® Academy of Management Journal 1999, Vol. 42, No. 1, 25-40.
THE PERFORMANCE EFFECTS OF PAY DISPERSION ON INDIVIDUALS AND ORGANIZATIONS
MATT BLOOM University of Notre Dame Pay distribution research is relatively scarce in the compensation literature, yet pay distributions are viewed as critically important by organizational decision makers. This study is a direct test of the relationship between one form of pay distribution—pay dispersion—and performance conducted in a field setting where
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Recent interest in high-performance work systems (Kochan & Osterman, 1994; Pfeffer, 1994) and concerns ahout the allocation of pay in companies (Bok, 1993; Frank & Cook, 1997) have added emotion and ideology to the debate, yet empirical research is just beginning to inform the controversy (Becker & Huselid, 1992; Ehrenherg & Bognanno, 1990; Pfeffer & Langton, 1993). Although it has contributed substantially to the compensation literature, most existing research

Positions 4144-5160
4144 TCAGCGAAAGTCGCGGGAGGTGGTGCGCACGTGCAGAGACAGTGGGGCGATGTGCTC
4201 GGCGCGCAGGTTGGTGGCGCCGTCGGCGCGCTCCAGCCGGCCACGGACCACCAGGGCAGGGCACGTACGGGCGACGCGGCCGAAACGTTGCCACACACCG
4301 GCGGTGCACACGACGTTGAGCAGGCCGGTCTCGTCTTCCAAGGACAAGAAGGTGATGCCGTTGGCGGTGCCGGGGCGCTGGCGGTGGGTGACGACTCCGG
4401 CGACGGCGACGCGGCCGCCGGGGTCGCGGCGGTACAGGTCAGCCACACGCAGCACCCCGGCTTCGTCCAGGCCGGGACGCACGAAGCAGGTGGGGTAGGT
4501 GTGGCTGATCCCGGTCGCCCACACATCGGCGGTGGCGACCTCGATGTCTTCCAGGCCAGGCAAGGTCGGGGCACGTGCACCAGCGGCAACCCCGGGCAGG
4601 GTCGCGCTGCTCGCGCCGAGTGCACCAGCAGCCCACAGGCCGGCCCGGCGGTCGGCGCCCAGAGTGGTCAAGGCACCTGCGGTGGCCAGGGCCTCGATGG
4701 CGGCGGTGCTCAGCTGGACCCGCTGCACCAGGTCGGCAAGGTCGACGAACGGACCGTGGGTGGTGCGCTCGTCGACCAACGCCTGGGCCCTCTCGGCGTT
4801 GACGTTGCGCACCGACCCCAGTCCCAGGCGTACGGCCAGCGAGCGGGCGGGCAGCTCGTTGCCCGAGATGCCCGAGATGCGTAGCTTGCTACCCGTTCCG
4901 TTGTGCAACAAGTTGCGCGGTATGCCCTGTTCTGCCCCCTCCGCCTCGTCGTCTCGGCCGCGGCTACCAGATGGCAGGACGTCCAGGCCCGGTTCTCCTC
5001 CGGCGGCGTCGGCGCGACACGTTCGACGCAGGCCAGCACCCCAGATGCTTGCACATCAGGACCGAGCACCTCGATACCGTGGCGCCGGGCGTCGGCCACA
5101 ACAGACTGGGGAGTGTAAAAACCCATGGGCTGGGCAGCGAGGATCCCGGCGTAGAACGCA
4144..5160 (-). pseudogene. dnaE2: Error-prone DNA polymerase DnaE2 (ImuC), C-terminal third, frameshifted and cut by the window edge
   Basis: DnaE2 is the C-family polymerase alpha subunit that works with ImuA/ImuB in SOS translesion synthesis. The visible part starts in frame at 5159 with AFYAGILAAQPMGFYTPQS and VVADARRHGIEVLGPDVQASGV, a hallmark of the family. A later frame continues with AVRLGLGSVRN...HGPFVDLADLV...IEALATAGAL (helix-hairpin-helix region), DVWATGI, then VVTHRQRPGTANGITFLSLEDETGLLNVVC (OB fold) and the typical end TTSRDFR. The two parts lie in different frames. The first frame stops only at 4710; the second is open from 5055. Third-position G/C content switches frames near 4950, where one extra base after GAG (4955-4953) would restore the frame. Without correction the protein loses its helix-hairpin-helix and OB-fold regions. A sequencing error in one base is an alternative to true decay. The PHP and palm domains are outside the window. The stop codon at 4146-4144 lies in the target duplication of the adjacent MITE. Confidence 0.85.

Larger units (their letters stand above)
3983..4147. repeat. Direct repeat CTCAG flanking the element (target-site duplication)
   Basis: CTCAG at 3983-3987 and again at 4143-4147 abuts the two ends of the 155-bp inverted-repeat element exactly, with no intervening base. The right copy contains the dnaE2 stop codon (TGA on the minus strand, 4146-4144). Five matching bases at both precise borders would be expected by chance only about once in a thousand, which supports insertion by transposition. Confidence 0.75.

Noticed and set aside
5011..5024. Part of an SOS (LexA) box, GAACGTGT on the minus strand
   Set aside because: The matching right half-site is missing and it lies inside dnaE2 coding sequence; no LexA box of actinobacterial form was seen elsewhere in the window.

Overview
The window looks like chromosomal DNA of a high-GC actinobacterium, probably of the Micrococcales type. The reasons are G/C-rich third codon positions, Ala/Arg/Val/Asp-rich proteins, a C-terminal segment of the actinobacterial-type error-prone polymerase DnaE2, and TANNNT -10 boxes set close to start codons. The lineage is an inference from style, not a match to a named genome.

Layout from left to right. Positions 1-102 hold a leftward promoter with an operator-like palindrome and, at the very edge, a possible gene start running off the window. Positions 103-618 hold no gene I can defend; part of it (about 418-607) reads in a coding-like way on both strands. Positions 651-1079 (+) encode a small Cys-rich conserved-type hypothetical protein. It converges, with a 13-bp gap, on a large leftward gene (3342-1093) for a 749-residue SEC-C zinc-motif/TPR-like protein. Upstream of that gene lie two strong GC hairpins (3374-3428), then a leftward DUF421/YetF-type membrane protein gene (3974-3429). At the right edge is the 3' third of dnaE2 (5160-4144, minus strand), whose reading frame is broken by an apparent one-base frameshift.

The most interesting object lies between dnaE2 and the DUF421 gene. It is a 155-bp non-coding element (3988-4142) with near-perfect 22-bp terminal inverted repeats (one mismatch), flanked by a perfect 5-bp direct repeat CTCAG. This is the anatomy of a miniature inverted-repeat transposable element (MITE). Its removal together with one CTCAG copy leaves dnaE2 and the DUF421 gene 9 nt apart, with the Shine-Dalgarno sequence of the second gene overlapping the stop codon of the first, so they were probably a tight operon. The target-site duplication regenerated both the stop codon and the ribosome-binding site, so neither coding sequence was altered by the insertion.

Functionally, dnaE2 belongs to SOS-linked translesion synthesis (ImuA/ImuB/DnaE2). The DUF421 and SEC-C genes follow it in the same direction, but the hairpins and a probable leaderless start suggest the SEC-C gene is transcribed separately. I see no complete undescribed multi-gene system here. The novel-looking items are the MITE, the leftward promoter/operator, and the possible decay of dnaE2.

has heen limited to situations in which performance occurs over a very short period of time and is primarily dependent upon a single individual (Becker & Huselid, 1992; Ehrenherg & Bognanno, 1990) or a very small group of individuals (Pfeffer & Langton, 1993). Furthermore, published research is virtually silent ahout the relationships hetween pay distributions and organizational performance. Since compensation policy makers ultimately design pay distrihutions to influence organizational success, this is an important area for empirical research. This study was a direct test of the pay distribution-performance relationship in a field setting where individual and organizational performance were ohservahle and could be reliahly measured over an extended period of time. CONCEPTUAL FOUNDATIONS OF PAY DISTRIBUTION MODELS In this study,